We have to thus acclaim his ‘de-fanging’ achievement remains his most significant and most admired achievement. He was not only a medical doctor but a political dentist as well wakakaka.
Paradoxically, for all his admired achievements, he is also known for his lamentable excesses, particularly his profligacy in expending Malaysian assets on non-essential mega projects, almost similar though admittedly not as bad as a long departed neighbour, Soekarno. The latter was notorious for building Stalin-era style monstrous monuments and structures which did not alleviate his people’s hunger or needs.
However, I believe that in some (not all) projects, he had a reason to his methods though of course I didn’t/don’t agree nor support his intentions, because I reckoned then and still do today he had it all wrong.
Dr M was also criticized and condemned for mollycoddling his favoured ones – again I believe there was a reason (his reason) to that. There is a potential post on this by itself but no, not in this one.
I won’t go again into details of what we have read in recent times about him and his premiership such as on what Barry Wain wrote, or about the very painful Forex exercise, but rather that Dr M has backtracked from most of what he had asserted or promised will stay true to course.
Who should we blame for the dark side of his nature or conduct?
Should we blame ourselves for keeping him in the PM’s position for a quarter of a century, or should we blame his three predecessors, such as:
(a) Tunku for kicking him out instead of keeping him within UMNO to control him,
(b) Razak for bringing him back into UMNO, and
(c) Hussein Onn for selecting and supporting him to be Deputy President in UMNO?
If you want to indulge in pontifications and a lot of ‘what ifs’ and ‘if onlys’, then I would suggest you, if you had voted BN, blame yourselves wakakaka.
You deserve the leader you voted for, and this saying still applies today and tomorrow.
It’s human nature to argue one way or another on whether Dr M was a good PM. If you had benefitted from his reign, then obviously I would expect you to praise him sky high, or at least give him a sympathetic verdict. On the other hand, if you suffered from his prime-ministerial tenure, then …. well …. I won’t blame you.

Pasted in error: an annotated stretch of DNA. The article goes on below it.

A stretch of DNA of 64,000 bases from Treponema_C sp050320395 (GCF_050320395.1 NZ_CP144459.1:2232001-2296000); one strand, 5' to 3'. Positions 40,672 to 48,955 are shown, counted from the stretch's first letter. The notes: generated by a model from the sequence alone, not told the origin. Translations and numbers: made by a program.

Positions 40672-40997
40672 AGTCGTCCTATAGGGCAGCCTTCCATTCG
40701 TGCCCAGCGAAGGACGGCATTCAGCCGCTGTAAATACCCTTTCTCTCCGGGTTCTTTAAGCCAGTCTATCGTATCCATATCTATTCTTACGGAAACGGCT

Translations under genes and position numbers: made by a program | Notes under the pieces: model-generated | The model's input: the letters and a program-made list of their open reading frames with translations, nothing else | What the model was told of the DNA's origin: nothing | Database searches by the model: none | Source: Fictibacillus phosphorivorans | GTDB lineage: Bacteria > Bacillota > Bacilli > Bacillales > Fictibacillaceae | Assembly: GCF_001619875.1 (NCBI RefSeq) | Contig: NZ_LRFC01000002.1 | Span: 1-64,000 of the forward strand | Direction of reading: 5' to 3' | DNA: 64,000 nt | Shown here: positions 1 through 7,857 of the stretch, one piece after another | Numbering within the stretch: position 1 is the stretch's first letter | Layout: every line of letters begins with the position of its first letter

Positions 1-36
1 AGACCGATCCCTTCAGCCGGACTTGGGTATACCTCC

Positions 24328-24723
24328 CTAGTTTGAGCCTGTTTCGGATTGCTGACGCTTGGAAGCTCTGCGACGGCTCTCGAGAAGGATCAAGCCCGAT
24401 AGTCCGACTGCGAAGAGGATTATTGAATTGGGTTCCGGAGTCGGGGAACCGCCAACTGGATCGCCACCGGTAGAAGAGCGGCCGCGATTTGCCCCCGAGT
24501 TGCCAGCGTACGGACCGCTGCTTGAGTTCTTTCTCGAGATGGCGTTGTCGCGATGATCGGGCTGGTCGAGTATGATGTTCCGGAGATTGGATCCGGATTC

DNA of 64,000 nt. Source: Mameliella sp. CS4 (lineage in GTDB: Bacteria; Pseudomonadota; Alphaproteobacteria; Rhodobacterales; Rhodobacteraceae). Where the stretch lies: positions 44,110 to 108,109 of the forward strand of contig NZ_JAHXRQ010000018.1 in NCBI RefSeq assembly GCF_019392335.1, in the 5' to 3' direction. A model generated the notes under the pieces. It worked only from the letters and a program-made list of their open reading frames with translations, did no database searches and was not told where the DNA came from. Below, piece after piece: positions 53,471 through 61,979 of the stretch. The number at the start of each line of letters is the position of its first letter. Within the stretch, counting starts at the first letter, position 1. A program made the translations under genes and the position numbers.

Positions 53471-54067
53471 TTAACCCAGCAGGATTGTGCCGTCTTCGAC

What about Anwar Ibrahim, once his blue eye boy and heir anointed?
AI had enjoyed humongous benefits for 16 years in UMNO (without a single breath of reformasi wakakaka), even unto selection as the heir anointed for the highest political position of the land. In the end AI had also suffered from Dr M’s hands.
Of course AI’s supporters and AI himself would say Dr M turned on his blue eye boy to protect his own sons. Those in Dr M’s camp reminded us that AI deserved his expulsion from UMNO for being treacherous in his attempt to oust Dr M out early by using Zahid Hamidi as a stalking horse to accuse Dr M of cronyism and nepotism.
Recall what I had suggested earlier, on who should we blame for the dark side of Dr M’s nature or conduct?
In a similar exercise, who should we blame for the dark side of AI’s nature or conduct? [I’m addressing only those who have doubts about AI’s suitability as a PM-designate – 16 years of silence while in UMNO but suddenly very noisy about reformasi only after he was expelled from that party; then 916 a la Sabah 1994 – so anwaristas are excused from this question wakakaka]

Should we blame ourselves for keeping him as the de facto leader of PKR and the leader-elect of Pakatan wakakaka, or should we blame the following, such as: